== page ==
Ryan Zinke spent most of the last two years pursuing an industry-friendly agenda as secretary of the interior. Then, last month, he announced his resignation under pressure from the White House. Now Zinke is joining the blockchain industry.
“There is some suspicion that blockchain does not really work,” Zinke said in an interview with the Swiss news site swissinfo.ch. “We think it does and we want to showcase the utility and flexibility of the model.”
Zinke has signed on with Artillery One, a new investment firm set up in 2017 by Wall Street financier Daniel Cannon. It’s not clear what kind of investments the firm is making, but the company is reportedly working on a project in Kosovo.
Kosovo “is a good example of an emerging economy where blockchain, financial instruments and cyber security can combine to have a meaningful impact,” Zinke said. “Proving the worth of the technology in the controlled environment of a small country is enormously important.”
“I don’t think [blockchain] will replace nations, but it will create enormous opportunity for those who don’t have access to capital or accountability in emerging economies,” Zinke added. “I feel confident it will lift up the underserved.”
Blockchain boosters have long pointed to developing countries with dysfunctional financial systems as possible markets for blockchain technologies. But the idea has been slow to gain traction. Countries like Venezuela do seem to see rising bitcoin usage in times of crisis, but even in those countries bitcoin and other blockchain networks seem to account for a trivial share of economic activity.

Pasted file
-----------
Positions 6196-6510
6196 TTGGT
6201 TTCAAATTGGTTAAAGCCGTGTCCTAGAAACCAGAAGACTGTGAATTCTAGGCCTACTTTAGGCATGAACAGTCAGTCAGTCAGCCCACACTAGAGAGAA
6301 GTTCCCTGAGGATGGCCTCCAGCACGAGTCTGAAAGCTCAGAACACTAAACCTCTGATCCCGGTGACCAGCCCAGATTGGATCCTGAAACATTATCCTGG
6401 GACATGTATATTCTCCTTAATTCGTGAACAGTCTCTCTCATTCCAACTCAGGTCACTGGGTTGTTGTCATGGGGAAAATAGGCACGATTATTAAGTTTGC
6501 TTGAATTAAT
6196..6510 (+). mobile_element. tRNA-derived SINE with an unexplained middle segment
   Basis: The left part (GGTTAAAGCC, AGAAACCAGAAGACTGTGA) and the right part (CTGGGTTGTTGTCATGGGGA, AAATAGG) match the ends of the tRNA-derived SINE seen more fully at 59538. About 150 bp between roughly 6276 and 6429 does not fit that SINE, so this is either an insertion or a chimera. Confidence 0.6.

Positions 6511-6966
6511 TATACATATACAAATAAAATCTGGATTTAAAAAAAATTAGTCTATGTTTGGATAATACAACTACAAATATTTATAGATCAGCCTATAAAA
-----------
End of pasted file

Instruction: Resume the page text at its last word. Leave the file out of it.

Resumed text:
Zinke doesn’t see blockchain technologies limited to developing countries, however. He described the opportunities for using blockchain as “wide open.” Another possible application he mentioned is “tracing cobalt through blockchain to make sure production isn’t being done using child labor.” He also suggested that a similar model could work for tracking prescription drugs.
What value does a politician bring to a blockchain investing firm? “I bring leadership experience from being Secretary of the Interior at a 70,000-person organization, from Congress and from commanding a Navy SEAL team,” Zinke said. He downplayed the significance of his political connections, arguing that the firm was already well-connected in Washington before he joined.